This generation of teenagers is unlike any other generation in history in many ways. We should never make the mistake of comparing ourselves and our teen years with this generation. Here are a few reasons why.
This generation has a false familiarity with death. In a study on the amount of violence that children see each day on television, The American Academy of Family Physicians discovered that the average American youth will have witnessed 200,000 violent acts on television by the time that they turn eighteen. This constant input of violence from movies, television, and video games has been confirmed in multiple studies, all of which have proven its great impact. Because video games and movies feature actors living on, and because in many scripts the real heroes die romantically, many teens are unaware that death is not romantic, and that it is permanent.
Secondly, all of this cultural change, including the breakdown of the family unit in America, has produced a lack of intergenerational bonding. In the 60’s-70’s, we were surrounded with family, teachers, coaches, church youth groups and other youth programs, and probably one best friend with several close friends. This used to be the normal American life for a young person. Today many youth lack the affection, provision, protection, and counsel of two parents. Instead of family dinner, youth have their cell phone text contacts. Instead of growing up wanting to please mom and dad, they want to impress each other. Instead of the encouragement of two parents, they want to see that text come in; “Awesome, man,” or “That new outfit you had on today was so cool”, or “What you said to Ms. Ackerman in class today made me laugh so hard, you go girl.” Today’s youth are filling the huge void in their hearts caused by the lack of a solid family unit, and by the lack of someone to come home to after school, with their self-created and tight knit substitute family. Instead of bonding with their family members, they are bonding with fellow teens, due to the fact that most of them are operating in a very unique survival mode. That friend base, although many times very small in number, has a very high value to them. It is their world! If it crumbles for any reason, they crumble with it.
Many teens have experienced many other ongoing and major losses in their lives. They are very protective of, and live in fear of, losing the “teen family” that they have created in order to survive in today’s culture. This family is where they draw all their emotional strength. If that friend-based world implodes, the hurt is so bad and so big that they do not know where to turn. In many cases they think that they just want to die. However, their perception of death is skewed. To many adolescents, death does not matter because death is a path, which has been set before them by Hollywood. Although their lives may be filled with activity, fun, and even laughter, because this bubble of their personal self-created unit can be as thin as someone else’s emotions, it can pop. When it pops, and it probably will at some point, there is nobody left to go home to. Tragically, because it is so common, the road to suicide has no “one way” caution sign. It is apt to be deceptively capped with a beautiful rainbow, and the false promise of no more pain. That is why so many youth end up at that dead end.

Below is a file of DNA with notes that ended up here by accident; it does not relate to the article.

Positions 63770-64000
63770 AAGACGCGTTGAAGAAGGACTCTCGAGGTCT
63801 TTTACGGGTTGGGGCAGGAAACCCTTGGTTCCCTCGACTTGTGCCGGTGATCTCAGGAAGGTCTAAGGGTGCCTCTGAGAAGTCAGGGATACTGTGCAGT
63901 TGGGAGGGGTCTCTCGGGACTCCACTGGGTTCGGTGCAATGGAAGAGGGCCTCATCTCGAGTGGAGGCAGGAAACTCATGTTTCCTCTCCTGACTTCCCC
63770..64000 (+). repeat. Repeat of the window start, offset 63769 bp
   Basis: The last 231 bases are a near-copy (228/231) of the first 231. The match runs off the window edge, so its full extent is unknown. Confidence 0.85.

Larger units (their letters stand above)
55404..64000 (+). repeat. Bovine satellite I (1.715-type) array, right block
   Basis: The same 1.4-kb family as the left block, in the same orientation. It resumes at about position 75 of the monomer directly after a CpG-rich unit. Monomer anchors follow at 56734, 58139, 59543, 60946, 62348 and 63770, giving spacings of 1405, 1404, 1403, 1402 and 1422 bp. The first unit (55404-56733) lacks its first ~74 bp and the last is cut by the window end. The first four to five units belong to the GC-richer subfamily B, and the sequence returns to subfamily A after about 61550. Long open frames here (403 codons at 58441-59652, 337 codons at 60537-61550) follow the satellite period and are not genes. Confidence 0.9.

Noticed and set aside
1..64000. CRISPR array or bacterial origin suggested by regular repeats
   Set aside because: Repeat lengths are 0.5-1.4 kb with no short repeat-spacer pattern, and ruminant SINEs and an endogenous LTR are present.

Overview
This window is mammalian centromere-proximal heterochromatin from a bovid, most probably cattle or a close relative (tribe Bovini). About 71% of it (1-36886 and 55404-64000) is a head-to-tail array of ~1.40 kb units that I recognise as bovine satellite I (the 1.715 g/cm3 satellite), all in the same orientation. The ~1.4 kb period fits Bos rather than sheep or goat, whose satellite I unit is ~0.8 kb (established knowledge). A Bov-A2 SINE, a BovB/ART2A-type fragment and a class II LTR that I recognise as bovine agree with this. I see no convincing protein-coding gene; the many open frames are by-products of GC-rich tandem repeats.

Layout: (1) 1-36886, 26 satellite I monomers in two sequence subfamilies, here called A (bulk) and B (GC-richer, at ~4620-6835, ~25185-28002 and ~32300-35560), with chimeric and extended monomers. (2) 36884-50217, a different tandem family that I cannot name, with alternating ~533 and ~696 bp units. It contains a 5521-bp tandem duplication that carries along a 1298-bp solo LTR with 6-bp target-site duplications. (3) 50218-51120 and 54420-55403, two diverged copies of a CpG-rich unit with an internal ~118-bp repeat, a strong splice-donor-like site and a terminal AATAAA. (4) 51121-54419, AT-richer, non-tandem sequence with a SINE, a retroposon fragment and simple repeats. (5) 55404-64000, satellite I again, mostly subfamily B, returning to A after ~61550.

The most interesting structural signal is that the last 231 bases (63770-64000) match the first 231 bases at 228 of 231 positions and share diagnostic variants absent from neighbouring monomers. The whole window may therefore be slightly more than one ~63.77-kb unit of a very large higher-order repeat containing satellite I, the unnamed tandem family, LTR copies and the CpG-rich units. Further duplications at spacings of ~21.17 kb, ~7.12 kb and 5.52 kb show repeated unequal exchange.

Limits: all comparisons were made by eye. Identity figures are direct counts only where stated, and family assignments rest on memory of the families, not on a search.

The third component of this formula for disaster is the deadly fascination youth have with the dark world. In the Star Wars movie “Return of the Jedi”, as he is lying on his death bed, Yoda says to Luke: “If once you start down the dark path, forever it will dominate your destiny.” As Christians, we are very familiar with the fact that Christ taught that Satan comes to steal, to kill, and to destroy (John 10:10). However, we also know that most of the planet is not aware of Satan’s sinister purpose. I have been trying to shout an alarm to wake the church up to the fact that over the last decade Satan has successfully used not only the scripting in the Star Wars films, but many other modern movie and television productions to deceive many. Multiple teens have been convinced that not only can darkness and light co-exist, but that they can work together as long as it is for the ultimate good, and that they each have about the same amount of power. Even though as Christians this is a huge lie, the world is now saturated with movies indoctrinating this generation with the same lie, and it is impacting adults as well.
Another lie today’s teens have been taught since they were little through cartoons and movies is that they can have imaginary friends who they can talk to. While some feel teenagers are strong and would never talk to imaginary friends, I have worked around teenagers long enough to know that many do. They do not see the possible danger of opening up themselves to the spirit world. When some depressed teens talk to their “imaginary friends” at certain fatally crucial junctures in their lives, guess what those little voices can choose to tell them to do? “Go ahead, end all your pain. Nobody loves you. You have no friends left now. There is absolutely nothing left to live for!” Who wins with every teen suicide? The strongest voice that they hear at that point in their life is the one that they will listen to.
May we as Christians make a conscious decision today to become personally involved in trying to stop teen suicide. Teens’ greatest hope is to find Christ before it is too late. “My sheep will know MY VOICE”. With our help they can!
Rev Nolan J Harkness is the President and CEO of Nolan Harkness Evangelistic Ministries Inc. since 1985. He spent most of his adult life working in youth ministry. He also felt the calling of Evangelist/Revivalist and traveled as the door was open holding evangelistic meetings in churches throughout the Northeast. His website is www.verticalsound.org.